Look-Up Table Calibration with Generic SpanTC DAC Value
It is possible to tailor the calibration scheme, using a combination of aspects from the fixed value and look-up table calibrations, to provide an optimum compromise between sensor accuracy under transient temperature conditions and calibration speed. One such scheme utilizes the offset correction method from the fixed value calibration, together with a generic value for the SpanTC DAC, while retaining most of the speed of the look-up table based calibration.
In the look-up table calibration scheme previously described the SpanTC DAC was not considered to be part of the calibration system and was set to a nominal value. For any sensor there will be a unique value for SpanTC that perfectly compensates the sensor's thermal gain response at any two temperature points. This is the value that would have been determined by the application of the fixed value calibration method. Had the SpanTC register been set to this value at the start of a look-up table calibration, then the values determined for Span DAC would have been the same at both measurement temperatures. Under this condition all of the span related temperature information would be derived from the sensor bridge resistance. Equally, had the SpanTC register been loaded with a generic value, close to the actual value required, then there would be only a small difference between the Span DAC values at the two temperatures. This would produce a system in which most of the temperature information would be bridge resistance derived and which would be relatively insensitive to thermal transients.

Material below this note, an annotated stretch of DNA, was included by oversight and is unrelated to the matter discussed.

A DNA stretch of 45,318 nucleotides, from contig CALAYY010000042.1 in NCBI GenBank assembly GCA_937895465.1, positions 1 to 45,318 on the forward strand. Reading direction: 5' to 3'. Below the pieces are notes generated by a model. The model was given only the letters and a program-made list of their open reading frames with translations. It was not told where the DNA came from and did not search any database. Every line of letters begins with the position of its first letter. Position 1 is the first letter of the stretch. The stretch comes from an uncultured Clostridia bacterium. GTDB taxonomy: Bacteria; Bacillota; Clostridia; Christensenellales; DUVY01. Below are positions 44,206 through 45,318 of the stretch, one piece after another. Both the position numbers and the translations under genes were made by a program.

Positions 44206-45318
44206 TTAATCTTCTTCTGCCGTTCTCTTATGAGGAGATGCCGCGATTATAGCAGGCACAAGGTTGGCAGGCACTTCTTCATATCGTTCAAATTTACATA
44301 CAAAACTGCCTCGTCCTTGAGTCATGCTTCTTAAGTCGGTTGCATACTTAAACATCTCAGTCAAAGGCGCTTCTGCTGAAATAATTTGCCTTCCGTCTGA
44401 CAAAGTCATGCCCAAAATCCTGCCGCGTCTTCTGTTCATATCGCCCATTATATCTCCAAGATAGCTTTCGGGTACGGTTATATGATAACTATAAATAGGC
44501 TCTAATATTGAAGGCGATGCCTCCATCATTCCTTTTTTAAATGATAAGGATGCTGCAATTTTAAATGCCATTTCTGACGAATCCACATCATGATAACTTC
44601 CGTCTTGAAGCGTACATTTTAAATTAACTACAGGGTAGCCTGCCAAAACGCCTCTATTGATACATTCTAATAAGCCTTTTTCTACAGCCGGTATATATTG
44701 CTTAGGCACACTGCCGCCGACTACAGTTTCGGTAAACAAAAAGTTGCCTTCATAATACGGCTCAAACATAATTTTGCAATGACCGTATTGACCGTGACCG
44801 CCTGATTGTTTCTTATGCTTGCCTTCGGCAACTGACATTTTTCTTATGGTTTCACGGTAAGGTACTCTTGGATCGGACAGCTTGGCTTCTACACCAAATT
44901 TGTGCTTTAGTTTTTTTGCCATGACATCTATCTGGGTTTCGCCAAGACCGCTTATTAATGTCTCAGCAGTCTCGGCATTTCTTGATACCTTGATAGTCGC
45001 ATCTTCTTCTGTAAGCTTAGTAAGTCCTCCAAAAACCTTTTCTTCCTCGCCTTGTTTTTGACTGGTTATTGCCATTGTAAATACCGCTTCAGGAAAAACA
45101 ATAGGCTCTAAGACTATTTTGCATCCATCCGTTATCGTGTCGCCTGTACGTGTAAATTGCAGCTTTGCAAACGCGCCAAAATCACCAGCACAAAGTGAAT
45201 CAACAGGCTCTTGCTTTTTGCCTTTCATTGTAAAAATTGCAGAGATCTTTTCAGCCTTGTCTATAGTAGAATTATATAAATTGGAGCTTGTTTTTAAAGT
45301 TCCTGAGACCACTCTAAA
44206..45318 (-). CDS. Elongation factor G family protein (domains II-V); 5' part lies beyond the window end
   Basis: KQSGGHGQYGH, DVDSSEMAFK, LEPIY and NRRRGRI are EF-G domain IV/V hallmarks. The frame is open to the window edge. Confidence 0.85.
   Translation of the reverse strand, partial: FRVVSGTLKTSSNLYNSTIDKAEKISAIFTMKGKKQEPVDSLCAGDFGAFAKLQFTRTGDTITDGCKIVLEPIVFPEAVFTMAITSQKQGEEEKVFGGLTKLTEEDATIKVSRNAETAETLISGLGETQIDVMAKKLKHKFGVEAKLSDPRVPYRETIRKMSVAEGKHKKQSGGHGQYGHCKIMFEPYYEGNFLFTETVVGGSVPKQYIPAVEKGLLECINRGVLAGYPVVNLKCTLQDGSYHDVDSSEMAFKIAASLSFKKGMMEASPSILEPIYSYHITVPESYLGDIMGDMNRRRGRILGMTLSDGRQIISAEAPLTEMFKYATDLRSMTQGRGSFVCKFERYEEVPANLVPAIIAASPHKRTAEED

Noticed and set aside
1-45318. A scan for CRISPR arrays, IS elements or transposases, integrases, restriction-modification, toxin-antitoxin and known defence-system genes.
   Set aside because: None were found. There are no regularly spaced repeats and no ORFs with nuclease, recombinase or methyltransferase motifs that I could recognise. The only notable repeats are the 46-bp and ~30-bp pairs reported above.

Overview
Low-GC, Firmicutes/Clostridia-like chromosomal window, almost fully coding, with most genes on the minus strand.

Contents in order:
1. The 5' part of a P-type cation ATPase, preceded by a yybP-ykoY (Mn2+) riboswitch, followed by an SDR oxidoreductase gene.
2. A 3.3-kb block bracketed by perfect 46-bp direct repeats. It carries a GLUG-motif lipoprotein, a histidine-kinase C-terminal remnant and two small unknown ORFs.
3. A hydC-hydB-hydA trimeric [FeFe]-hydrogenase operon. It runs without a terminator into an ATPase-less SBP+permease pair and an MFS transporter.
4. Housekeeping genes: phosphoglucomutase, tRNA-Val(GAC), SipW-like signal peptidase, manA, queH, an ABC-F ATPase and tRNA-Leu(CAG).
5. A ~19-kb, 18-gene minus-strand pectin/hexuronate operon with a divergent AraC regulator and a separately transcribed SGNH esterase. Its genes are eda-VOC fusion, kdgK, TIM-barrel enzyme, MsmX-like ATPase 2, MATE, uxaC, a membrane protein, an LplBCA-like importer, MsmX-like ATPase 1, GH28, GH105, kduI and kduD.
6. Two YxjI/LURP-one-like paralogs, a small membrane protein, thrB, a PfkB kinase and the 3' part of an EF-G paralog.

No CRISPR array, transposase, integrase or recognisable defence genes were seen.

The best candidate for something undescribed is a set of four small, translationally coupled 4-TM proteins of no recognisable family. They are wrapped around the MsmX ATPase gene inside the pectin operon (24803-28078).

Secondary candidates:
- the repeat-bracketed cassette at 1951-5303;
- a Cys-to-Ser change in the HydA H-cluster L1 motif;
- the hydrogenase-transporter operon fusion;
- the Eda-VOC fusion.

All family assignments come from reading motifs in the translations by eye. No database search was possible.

A statistical analysis of sensor calibration data will yield an average SpanTC DAC value that can be used as the generic value for a particular sensor type. Ideally, the data used for this should be the actual SpanTC DAC values recorded from a suitable number of sensor calibrations. Further, having calculated the distribution of values for SpanTC, it is possible to predict the error distribution of the calibrated sensors as a function of any temperature difference that may exist between the sensor and the conditioning IC. The precise formula for this error prediction will depend on the conditioning architecture employed. The expression given in equation 5 has been determined for the MAX1452* signal conditioning IC and may be used to calculate the errors produced by the use of a non-ideal (generic) SpanTC value as a function of the temperature difference between the sensor and conditioning IC.